While applesauce is drying in the oven, prepare the mold you want to use. Spray it with non-stick pan spray or line it with parchment paper. Leave an overhang to make removing the geleé from the pan easy.

Blend the wine or fruit puree with the applesauce, syrup, liquid pectin in a heavy bottomed sauce pan.

If using powdered pectin, mix it with a small amount of the sugar to help prevent clumping.

Over high heat, while whisking constantly, bring the mixture to a boil.

Add half of the sugar, once it melts and nears boiling, add the remaining sugar.

Bring to a boil and boil for 3 minutes. Whisk constantly to avoid scorching and clumping.

Add the lemon juice.

Working quickly, pour into desired molds, smooth with a spatula, cover with an oiled parchment paper and let sit for 8-12 hours.

If you made one pan, remove the geleé to a cutting board and cut into desired shapes.

If you used candy or silicone molds remove them carefully from the molds.

Dip each geleé into sugar to coat. Serve or place in an airtight container and hold them at room temperature for several months.

If you like these and enjoy making fruit geleés, check out  Passion Fruit Geleés by Savory Simple.

Our recipes area similar and she has cups and tablespoon measurements on her recipe for Passion Fruit Geleé.

Enjoy making and eating these tender morsels of Pâté de Fruit or Pâté de Vin. I think they are quite special.

This Week in Garde Manger – Sandwiches

This week in Garde Manger class they learned about making pickles, condiments and sandwiches. While most people know what a sandwich is, very few can actually make a ‘really good’ sandwich.

Sandwiches draw odd emotions from people. Some love them and some actually get angry at poor little sandwiches. There is a blog where the host actually uses the ‘f ‘ word regarding sandwiches. He seems quite hostile towards them. Amazing.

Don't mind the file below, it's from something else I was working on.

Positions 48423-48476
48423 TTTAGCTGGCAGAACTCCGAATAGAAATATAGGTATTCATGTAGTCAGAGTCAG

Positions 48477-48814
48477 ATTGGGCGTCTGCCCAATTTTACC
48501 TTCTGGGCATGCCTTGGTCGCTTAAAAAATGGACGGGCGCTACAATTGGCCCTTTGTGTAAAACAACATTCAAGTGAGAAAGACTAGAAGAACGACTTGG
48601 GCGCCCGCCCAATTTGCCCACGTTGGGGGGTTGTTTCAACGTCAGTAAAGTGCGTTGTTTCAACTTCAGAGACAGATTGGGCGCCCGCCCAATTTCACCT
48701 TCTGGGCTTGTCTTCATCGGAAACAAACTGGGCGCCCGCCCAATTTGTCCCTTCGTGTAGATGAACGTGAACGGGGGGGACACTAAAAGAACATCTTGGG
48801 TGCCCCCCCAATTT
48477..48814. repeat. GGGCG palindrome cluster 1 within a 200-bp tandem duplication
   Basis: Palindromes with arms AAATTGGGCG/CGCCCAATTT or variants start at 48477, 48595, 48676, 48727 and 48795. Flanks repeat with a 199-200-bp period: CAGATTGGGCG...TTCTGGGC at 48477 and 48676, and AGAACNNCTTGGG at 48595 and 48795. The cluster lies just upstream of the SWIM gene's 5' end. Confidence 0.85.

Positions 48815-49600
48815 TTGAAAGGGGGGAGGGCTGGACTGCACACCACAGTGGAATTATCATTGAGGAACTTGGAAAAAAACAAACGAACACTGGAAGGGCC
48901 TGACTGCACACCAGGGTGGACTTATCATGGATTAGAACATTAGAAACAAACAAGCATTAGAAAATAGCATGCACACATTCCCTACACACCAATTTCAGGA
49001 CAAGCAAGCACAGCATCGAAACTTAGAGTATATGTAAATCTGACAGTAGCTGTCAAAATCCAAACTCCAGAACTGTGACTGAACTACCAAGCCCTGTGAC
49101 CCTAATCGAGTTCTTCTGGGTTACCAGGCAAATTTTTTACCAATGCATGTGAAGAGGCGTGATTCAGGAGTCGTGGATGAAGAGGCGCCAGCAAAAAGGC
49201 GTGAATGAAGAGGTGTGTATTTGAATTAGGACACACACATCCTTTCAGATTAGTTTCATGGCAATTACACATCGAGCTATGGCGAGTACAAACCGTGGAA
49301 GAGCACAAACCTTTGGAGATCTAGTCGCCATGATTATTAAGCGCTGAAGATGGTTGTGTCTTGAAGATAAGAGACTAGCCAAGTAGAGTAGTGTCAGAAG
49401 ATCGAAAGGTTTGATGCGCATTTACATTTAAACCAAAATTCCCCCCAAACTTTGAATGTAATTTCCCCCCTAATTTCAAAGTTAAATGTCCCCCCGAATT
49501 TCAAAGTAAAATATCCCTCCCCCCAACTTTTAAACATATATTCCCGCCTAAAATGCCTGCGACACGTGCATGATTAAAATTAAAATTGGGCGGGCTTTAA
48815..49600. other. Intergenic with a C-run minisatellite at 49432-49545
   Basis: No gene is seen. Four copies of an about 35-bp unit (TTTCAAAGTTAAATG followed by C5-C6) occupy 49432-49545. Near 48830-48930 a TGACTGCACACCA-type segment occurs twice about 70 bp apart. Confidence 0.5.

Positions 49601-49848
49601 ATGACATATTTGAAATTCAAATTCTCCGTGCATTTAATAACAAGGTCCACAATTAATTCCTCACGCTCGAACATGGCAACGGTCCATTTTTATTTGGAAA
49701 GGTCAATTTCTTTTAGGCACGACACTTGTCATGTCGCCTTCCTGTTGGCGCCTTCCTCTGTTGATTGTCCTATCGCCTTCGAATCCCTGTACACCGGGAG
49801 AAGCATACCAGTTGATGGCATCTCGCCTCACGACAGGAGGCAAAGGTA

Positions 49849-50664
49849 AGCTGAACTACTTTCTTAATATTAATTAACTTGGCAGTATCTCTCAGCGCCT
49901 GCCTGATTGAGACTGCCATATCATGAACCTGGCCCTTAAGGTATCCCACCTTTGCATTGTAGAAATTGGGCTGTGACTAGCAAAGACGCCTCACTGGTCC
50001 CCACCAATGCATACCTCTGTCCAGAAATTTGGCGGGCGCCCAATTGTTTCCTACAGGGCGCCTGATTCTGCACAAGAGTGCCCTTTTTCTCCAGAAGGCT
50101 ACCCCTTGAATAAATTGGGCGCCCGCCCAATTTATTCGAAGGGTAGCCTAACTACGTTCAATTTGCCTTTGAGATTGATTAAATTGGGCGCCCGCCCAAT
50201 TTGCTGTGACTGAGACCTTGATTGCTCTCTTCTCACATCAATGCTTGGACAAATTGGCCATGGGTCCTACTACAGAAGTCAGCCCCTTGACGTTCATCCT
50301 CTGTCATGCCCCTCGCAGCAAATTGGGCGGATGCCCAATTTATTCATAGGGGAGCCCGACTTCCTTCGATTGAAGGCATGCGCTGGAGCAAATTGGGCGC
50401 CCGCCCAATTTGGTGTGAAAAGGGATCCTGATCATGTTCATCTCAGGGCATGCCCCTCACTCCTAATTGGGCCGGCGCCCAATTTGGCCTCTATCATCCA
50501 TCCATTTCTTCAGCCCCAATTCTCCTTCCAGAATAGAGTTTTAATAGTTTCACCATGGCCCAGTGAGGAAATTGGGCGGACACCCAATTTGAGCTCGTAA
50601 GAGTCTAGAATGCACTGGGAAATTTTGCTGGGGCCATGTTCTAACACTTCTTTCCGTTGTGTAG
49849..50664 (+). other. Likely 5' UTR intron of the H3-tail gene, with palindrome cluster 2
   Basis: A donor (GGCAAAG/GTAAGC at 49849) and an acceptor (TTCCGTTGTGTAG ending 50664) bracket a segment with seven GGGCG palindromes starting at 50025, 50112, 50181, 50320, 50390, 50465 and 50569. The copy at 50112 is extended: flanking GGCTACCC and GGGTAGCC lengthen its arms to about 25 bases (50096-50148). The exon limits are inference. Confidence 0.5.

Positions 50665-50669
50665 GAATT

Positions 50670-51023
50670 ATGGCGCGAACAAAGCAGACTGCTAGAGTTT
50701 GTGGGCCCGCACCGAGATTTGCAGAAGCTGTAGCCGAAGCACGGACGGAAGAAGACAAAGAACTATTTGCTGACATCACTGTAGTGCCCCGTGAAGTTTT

Really? Get angry at a sandwich?

Some have sworn them off for life, some get sick of them after eating sandwiches day after day after day. (Remember, we always have a choice.)

Some eat the same one always. For instance whenever I go into a Subway or Quiznos, I always order the BMT or Italian, toasted. Hands down, that is my favorite sandwich where ever I go. At home I make a wide variety, but not the Italian ones. I buy those out. Why? I don’t know, it is just the way I do it. My sandwich quirk.

I love a good sandwich. Here is what makes up “good”.

The four sandwich elements:

  • Bread –  sliced varieties, artisan, rolls, buns, wraps, look around, choose what you love or looks great
  • Spread – mustard, ketchup, chutney, relishes, aioli, mayonnaise, dressings , tapenade, taziki
  • Filling  – sliced meats, cheeses, vegetables, bound salads, fruit, cured meats, tinned fish, fried chicken, fish or vegetables
  • Garnish – lettuce, sliced tomatoes, caramelized onions, sliced apples or pears, arugula, spinach

All elements contribute to either a great sandwich eating experience or one that simple stops the growling in your stomach.

Choose great ingredients from each category and you will end up with a nice product. Shake it up and do something different.